From this perspective, the Minas reflects Jesus’ critique of the elite’s entitlement to honour, power and privilege by exploiting the peasantry. It points to the kingdom vision against ‘a culture of shame and of guilt’ (Krog 1998:262) in the surprise acts of the third servant in refusing to advance exploitation. As such, the parable demands creativity on challenging the powerful and calls on the ‘haves’ to share with those who do not have.

The parable of Unmerciful Servant (Mt 18:23–33)20

In the parable Jesus tells a story about a king who wishes to settle his accounts. A servant who cannot pay is brought before him, and the king orders the servant to be sold with his family and his belongings to cover the outstanding debt. The relationship between the king and the servant, viewed in terms of the cultural world that produced the parable, is that of patron and client. Patronage and clientism was part and parcel of aristocratic (advanced agrarian) societies like the first-century Mediterranean world. These relationships were socially fixed, based on a strong element of inequality and difference in power, were voluntary and reciprocal, focused on honour and respect and were held together by loyalty. The basic structure of these relationships was an exchange of different and very unequal resources. By granting the servant a loan, the king favoured the servant by giving him access to economic and political resources otherwise not available. By accepting the loan, the servant promised to pay back the loan as and when determined by the king. In the parable, this moment had now arrived. The client (servant) now has the opportunity to show his loyalty towards his patron.

When the servant cannot pay his debt, the king’s first decision is to sell the servant to make up for his loss. However, the servant desperately begs the king to have patience until he is able to pay his debt. The king then, because of this request and out of compassion, decides to overturn his initial decision and releases the debt of the servant.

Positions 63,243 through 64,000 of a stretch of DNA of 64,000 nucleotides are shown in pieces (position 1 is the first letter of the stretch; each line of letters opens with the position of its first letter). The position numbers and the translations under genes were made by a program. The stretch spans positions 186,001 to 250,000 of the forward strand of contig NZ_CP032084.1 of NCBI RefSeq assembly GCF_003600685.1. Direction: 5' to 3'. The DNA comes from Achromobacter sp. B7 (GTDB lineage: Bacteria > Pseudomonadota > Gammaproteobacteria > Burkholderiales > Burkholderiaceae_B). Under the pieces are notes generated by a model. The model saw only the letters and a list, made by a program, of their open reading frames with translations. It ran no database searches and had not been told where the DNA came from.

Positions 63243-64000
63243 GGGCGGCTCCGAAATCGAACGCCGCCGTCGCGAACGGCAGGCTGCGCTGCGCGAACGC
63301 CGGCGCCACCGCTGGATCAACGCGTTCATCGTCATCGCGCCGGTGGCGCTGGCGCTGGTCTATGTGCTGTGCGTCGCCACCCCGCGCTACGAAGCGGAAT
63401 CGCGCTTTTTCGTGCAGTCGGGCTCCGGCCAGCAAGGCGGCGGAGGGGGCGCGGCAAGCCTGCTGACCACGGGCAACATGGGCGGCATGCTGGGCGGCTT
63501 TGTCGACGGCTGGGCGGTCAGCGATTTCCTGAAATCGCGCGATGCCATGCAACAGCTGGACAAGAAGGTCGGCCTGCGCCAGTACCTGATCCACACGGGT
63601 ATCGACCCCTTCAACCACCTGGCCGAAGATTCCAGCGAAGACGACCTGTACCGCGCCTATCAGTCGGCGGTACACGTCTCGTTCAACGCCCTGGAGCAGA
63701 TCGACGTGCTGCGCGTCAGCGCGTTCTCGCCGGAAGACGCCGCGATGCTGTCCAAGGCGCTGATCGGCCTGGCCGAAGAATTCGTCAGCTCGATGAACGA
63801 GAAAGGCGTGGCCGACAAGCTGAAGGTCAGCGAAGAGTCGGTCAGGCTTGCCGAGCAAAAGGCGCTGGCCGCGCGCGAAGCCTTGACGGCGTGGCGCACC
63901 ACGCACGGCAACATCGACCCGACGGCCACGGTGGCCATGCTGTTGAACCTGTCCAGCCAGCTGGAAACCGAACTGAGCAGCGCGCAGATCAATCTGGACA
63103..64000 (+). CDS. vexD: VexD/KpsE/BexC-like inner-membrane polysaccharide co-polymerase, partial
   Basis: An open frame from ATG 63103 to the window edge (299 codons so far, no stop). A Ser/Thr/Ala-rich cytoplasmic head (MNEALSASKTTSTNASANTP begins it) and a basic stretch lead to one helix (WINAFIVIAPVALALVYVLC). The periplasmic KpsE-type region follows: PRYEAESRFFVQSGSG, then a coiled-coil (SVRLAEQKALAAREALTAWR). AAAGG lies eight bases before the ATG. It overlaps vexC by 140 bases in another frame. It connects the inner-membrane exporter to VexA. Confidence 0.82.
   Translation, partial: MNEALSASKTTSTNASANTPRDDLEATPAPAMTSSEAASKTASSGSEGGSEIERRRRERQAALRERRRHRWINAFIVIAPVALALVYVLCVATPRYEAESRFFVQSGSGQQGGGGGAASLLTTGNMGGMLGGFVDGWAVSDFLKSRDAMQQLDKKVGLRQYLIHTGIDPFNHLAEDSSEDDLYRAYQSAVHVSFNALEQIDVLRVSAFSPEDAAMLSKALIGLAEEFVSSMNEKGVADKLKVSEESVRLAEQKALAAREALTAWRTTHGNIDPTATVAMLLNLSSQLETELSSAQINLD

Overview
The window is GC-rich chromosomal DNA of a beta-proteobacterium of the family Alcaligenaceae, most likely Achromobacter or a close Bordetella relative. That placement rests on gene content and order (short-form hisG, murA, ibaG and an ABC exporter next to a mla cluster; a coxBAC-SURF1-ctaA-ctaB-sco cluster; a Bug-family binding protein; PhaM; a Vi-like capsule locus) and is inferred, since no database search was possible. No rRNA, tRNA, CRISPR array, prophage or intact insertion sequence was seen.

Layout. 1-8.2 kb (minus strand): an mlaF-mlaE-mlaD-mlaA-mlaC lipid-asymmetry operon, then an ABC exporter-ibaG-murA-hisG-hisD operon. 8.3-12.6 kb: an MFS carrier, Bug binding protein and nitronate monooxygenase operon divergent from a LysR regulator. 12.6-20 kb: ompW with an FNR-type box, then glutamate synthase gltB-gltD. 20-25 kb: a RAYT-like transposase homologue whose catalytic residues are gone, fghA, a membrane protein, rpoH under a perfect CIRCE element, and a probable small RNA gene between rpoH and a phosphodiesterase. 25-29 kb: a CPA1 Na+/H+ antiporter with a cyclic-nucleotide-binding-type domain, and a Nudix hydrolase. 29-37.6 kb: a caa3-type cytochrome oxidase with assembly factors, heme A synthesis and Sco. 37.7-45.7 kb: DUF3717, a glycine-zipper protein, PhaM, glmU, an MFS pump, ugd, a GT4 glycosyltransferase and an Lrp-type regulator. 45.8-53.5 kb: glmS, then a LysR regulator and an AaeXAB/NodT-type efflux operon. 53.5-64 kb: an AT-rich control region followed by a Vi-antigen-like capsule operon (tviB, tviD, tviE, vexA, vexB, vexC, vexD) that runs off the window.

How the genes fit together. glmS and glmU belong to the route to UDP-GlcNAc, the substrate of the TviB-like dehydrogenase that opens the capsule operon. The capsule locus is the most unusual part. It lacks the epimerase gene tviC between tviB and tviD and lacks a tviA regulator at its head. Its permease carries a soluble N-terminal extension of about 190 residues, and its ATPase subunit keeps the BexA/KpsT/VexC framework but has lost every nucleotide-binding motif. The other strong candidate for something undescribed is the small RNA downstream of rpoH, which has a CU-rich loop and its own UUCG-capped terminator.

Why did the king release the debt of the servant? In patron–client relationships, it was not only expected of the client to behave in specific ways. Because patron–client relationships involved a strong element of personal obligation, it was expected of patrons to show generosity and mercy. On the basis of such mercy, the king forgives the debt, but also because of his desire for repute and honour. Because the king expected that the servant would enhance his reputation after the release of his debt on an ongoing basis by repeated public praise of his merciful patron, the king released his debt.

For the modern interpreter of the parable the release of the debt by the patron-king, because of personal obligation and the search for public honour, seems incredible. Documented papyri, however, indicate that it was normal practice for kings to release debt as acts of royal care for subjects with the aim to acquire honour. Thus, releasing of the debt of the servant is not a surprise in the parable.

The scene between the two servants in the parable, and the decision of the first servant not to release a much smaller debt, can also be understood against the social realia evoked by documented papyri. Kings normally expected, when they released debt, for their subjects to release the debt of other subjects. Such release of debt would have honoured the king by proclaiming his release of debt openly and would have been seen as an act of obedience and personal obligation as client of the king, assimilating his behaviour by releasing the debt of his fellow servant.

This does not happen, and by his decision, the servant instead shames the king. The other servants, most probably also clients of the king acting inter alia as his informers, then report (gossip) what happened to the king, whereafter the first servant is summoned. Then comes the surprise in the parable. Thus far, the story in the parable developed as expected in terms of the cultural experience of its hearers. Kings forgive debt in search of honour, and clients reciprocate accordingly. Therefore, when the first servant did not reciprocate as was expected, the king had to defend his honour, power and privilege. In a world where honour and power were core values, it was considered as shameful not to defend one’s honour and power. But this is exactly what the king does. Totally unexpected, he does not react with a defence of honour, or in the first servant’s typical and socially accepted ruthless way. This is clear from his words in Matthew 18:33: When someone asks for the release of his debt, you show mercy without expecting a socially prescribed response. Honour does not lie in the eye of the beholder, but in the act itself. The release of debt should be given altruistically, that is, not in terms of balanced reciprocity, but in terms of general reciprocity. When this happens, the basileia of God is visible. To act differently, makes one wicked.